Monday, February 18, 2019

Some members of a football team made up of Australian Aborigines refused to sing the Australian national anthem before a match against a New Zealand Maori team

The Australian national anthem was deliberately scrubbed of anything that might offend at the time of its adoption but whiners will always find something to whine about.

One wonders why it matters what Aboriginal sportspeople do. Aborigines are undoubtedly losers in Australian society so it is perfectly reasonable for them not to feel part of our national community.  Let them sing something else. 

There is a deliberately inclusive and quite popular Australian song called "We are Australians".  That should be a reasonable alternative to the national anthem if one is needed

I don't think much of that song myself.  It treats white settlement as a continuation of Aboriginal occupancy, which is both very poor history and very poor ethnography

NRL legend Mal Meninga has backed the Indigenous players who refused to sing the Australian national anthem in the lead up to the NRL All Stars game. 

As 'Advance Australia Fair' was played during the pre-game at AAMI Park in Melbourne on Friday night, more than half the of the side snubbed the anthem.

Meninga has since taken the controversy up a notch and put out a call for the anthem to be changed.

'We've had the national Sorry Day so Australians — all Australians — are very aware of our national history, maybe more aware than they were before. So we can have a national debate and let the people of Australia have their say.

'If we have a national anthem that offends our Indigenous people, let's see what all of Australia thinks.'

The NRL also copped criticism for choosing to play the national anthem in the lead up to the match in light of heavy criticism from NRL great Anthony Mundine.

'The anthem was written in late 1700s where blackfullas (sic) were considered fauna (animals) Advance Australia Fair as in white not fair as in fair go,' Mundine wrote on Facebook.

'All players aboriginal & non aboriginal should boycott the anthem & start changing Australia's ignorant mentality … lets move forward together yo.'

Indigenous skipper Cody Walker said post-match that he wasn't comfortable with a version of the Australian anthem being played at the game.

'To be honest no (it shouldn't be played) – it just brings back so many memories from what's happened and I think everyone in Australia needs to get together and work something out,' he said.  'It doesn't represent me and my family.'

The strong opposition to the national anthem divided those watching on TV at home, with plenty taking to social media to have their say on the stance.

'Reconciliation is a two way street... (but) I didn't see one aboriginal sing the national anthem,' one man commented.

'Pretty disappointed to see most of the Australian Indigenous team not sing our national anthem. The Maori boys sang theirs,' another said.

But while some disagreed with the stance, others claimed it was inappropriate to be playing the national anthem at a game involving two indigenous sides.

'Why on earth would you sing the commonwealth-based Aussie anthem in an Indigenous game?' one woman wrote on Twitter.

But just minutes after more than half the team had refused to sing the anthem, they united on the AAMI Stadium turf for a war dance.

Led by their 21-year-old star Mitchell, the players performed the impressive dance to cheers from the local crowd.

By contrast the majority of the Maori All Stars team sung the whole of New Zealand's national anthem, which includes a Maori verse.

The Indigenous All Stars defeated the Maori All Stars 34-14 in front of 18,000 fans.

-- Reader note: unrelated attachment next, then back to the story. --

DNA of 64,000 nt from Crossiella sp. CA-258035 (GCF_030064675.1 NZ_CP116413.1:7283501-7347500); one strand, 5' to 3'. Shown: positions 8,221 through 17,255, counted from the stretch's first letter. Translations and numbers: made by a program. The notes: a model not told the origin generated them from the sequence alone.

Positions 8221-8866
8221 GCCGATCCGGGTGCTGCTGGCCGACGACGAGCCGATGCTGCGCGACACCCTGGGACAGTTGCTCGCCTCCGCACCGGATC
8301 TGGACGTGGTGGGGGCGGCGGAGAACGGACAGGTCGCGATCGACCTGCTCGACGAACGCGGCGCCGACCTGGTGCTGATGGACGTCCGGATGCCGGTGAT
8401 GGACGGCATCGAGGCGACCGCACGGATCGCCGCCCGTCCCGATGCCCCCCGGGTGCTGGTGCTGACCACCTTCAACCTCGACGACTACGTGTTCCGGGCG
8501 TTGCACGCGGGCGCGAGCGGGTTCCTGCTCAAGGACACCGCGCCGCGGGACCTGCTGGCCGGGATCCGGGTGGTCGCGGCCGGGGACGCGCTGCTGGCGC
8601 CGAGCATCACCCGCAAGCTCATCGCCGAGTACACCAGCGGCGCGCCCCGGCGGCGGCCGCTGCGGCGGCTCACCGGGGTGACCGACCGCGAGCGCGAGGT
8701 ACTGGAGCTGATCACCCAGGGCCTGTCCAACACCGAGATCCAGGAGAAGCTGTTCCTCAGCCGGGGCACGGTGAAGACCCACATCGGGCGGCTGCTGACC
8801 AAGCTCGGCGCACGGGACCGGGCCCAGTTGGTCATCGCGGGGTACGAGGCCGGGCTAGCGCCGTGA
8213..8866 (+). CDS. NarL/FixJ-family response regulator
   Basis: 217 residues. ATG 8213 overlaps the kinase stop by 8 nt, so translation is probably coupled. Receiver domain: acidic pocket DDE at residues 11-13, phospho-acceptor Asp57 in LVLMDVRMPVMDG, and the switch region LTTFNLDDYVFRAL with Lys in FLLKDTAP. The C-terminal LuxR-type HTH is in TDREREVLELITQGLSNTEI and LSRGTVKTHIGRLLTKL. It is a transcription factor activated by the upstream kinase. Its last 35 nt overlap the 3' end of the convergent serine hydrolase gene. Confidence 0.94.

Sexist male-bashing on Marriage at First Sight

Bettina Arndt

I’m delighted to see the fuss which has broken over the cringeworthy but incredibly popular national TV show "Married at First Sight" which broadcast a woman fiercely berating a man on multiple occasions without any comment from the show’s relationship "experts" condemning the behaviour. Then, the first time the man stood up for himself, he was called out for his crude language.

It highlights the grip of feminism on public debate over domestic violence in this country, where even the mildest emotional abuse from a man to a woman is labelled ‘domestic violence’ whilst male victims of serious physical violence inflicted by women receive no support, no public sympathy and are often treated as perpetrators.

Now, in what is hopefully a sign that ordinary people have had enough of these double standards, there’s been an outcry over the show with calls that Channel 9 should sack Mel Schilling, the relationship expert who criticized the man’s crude language after ignoring the foul tirade from his wife.

Yet look at this inane comment from the television channel’s producer, who said he was “shocked at the backlash Mel has received for defending another woman”.

“There were 12 women in the room that night and a man used language that was highly insulting and inflammatory in reference to his wife,” he said in a statement to 9 Honey. “Mel acted in the only way appropriate by calling out the language — language that is not ever considered acceptable anywhere, anytime.”

These powerful men don’t get it. They still think they can get away with virtue-signalling to the noisy minority group of feminists, ignoring the genuine complaints of the majority who are fed up with unfair treatment of men. Please help sign the petition and teach these people to wake up.

Yes, I know it is a storm in a teacup over a stupid television show but a rare opportunity for the public to say we have had enough!

Email from Bettina:

Teachers to have their university debts waived if they work in remote indigenous communities

To bad if they get assaulted, burgled and raped.  It does happen

Teachers who work in remote indigenous communities will have their university debts waived under a new initiative to be announced today.

Prime Minister Scott Morrison will launch a $200 million program to keep indigenous children in school and attract teachers as part of reform to the Closing the Gap process.